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My Vic 6 Deconstruction


MIClassicGirl
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Well, I've had a few of you let me know that you guys like seeing where everyone's projects are at so here are some photos of the car I'm working on. Enjoy. The first two are when we pulled the car out of the warehouse. It hadn't seen light of day in over 20 years. The rest are in a progression of taking things off. It's been a pretty cool experience so far! And...kevin's car has given us some spark & some inspiration & insight into what our car can & will become the closer we get to finishing it!! Thanks Kevin!

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There's much of the upholstery that cannot be save, so unfortunately, I'll have to redo that. The back seat at some time must have gotten wet or something because there was some mold on the fabric. Some of the door panels are torn. The seats themselves, the structure, are in great shape.

You're right....it does look like it's squinting as it comes out of the warehouse!

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Hi Shannon- great very original looking Victory! I really like the original raised detail on the old door panel perimeter. Hopefully you are taking LOTS of pictures- these details are priceless. I really like the one pic taken in your garage. Kinda looks like a crime scene--see my edits!

Keep up the good work- Merry Xmas! Joe

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LMAO!!! Joe.....that was great!! I never thought of that! My husband will get a kick out of it!

Yes, I'm trying to take as many pictures as I can! I'm going to need an external hard drive on my computer just to store all the pictures!! Plus, I like taking pictures!!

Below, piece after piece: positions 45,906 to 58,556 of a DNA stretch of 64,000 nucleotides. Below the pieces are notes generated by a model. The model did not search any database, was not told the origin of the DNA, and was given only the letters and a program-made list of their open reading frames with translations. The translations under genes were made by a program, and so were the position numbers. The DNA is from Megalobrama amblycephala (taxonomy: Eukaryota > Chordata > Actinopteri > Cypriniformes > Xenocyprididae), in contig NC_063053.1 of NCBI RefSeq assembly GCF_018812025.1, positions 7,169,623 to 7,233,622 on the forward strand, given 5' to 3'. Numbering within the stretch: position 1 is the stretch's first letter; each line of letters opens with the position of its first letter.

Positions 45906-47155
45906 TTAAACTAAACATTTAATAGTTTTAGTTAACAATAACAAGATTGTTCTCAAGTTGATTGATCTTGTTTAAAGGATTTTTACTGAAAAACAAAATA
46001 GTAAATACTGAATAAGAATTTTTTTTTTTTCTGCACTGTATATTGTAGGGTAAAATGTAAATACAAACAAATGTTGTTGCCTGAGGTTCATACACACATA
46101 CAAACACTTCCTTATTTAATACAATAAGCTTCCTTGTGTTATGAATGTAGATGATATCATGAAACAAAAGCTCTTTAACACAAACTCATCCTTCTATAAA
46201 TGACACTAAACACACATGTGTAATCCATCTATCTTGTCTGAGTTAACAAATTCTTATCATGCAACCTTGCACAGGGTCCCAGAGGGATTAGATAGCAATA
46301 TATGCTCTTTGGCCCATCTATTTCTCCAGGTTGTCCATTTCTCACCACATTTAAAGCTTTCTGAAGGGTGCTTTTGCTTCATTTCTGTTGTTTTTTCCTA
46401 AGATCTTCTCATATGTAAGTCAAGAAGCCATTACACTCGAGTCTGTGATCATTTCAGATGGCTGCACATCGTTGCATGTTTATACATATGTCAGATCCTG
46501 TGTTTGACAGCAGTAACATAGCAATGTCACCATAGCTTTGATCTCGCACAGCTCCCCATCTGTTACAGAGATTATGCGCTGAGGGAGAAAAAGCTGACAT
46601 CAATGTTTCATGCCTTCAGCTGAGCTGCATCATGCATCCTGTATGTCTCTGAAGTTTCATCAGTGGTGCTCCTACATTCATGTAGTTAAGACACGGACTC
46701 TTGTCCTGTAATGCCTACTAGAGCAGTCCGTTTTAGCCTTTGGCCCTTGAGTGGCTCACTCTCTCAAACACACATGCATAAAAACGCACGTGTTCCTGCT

John, kevinb has given me some inspiration on maybe trying to do some of the interior work myself. If he can do it, I believe maybe after all, I can do it too. I've sewn many things. So, we'll see!

Thanks for all the encouragement!

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Hey Shannon - That car is just as awesome as you have been saying! The originality is amazing!

May I offer a suggestion? While you are taking some of those photos, especially the closeup ones of details, you will find it your friend if you include a scale of some sort along the edge of the photo. (It does not have to be right next to the item - just in the shot somewhere). This will help you know the exact size of any particular item in the shot. To do this effectively, the scale should be flat to the plane of the camera's imager (or the front of the lens) and it should also be as near to the level of the item you are trying to measure as possible. If it is not flat it changes the measurement markings over the length of the scale. And if it is not at the same level, the markings will be either too large or too small for a good indication of the size of the item you are trying to measure.

You will thank yourself for doing that in your photos at some point in the future. ;)

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Hi Shannon

Best thing I did when taking apart was to put things in bags or coffee cans etc. And tag with disciption. The mind does not remeber all the little things and the cards inside the bag ar worth there weight in gold. I also finished alot of things to go back on later . That way i had a sense of purpose as I went along. I always made me feel good to ready a part for another day maybe a year from now to install. Things went fast on some reconstruction because the parts where ready. Just a little help I hope.

Side note has anybody ever seen this set up on the tail light.Kevin

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1936D2......Thanks for the suggestion with the scale/ruler! That is really a great idea! I'll try to start doing that from now on. Love the "Hit & no Run"! Too funny! Yes, she is a wonderful car! And I'm trying really hard to make sure to photograph everything well & being REALLY careful taking things apart! But, I can't wait to have it done!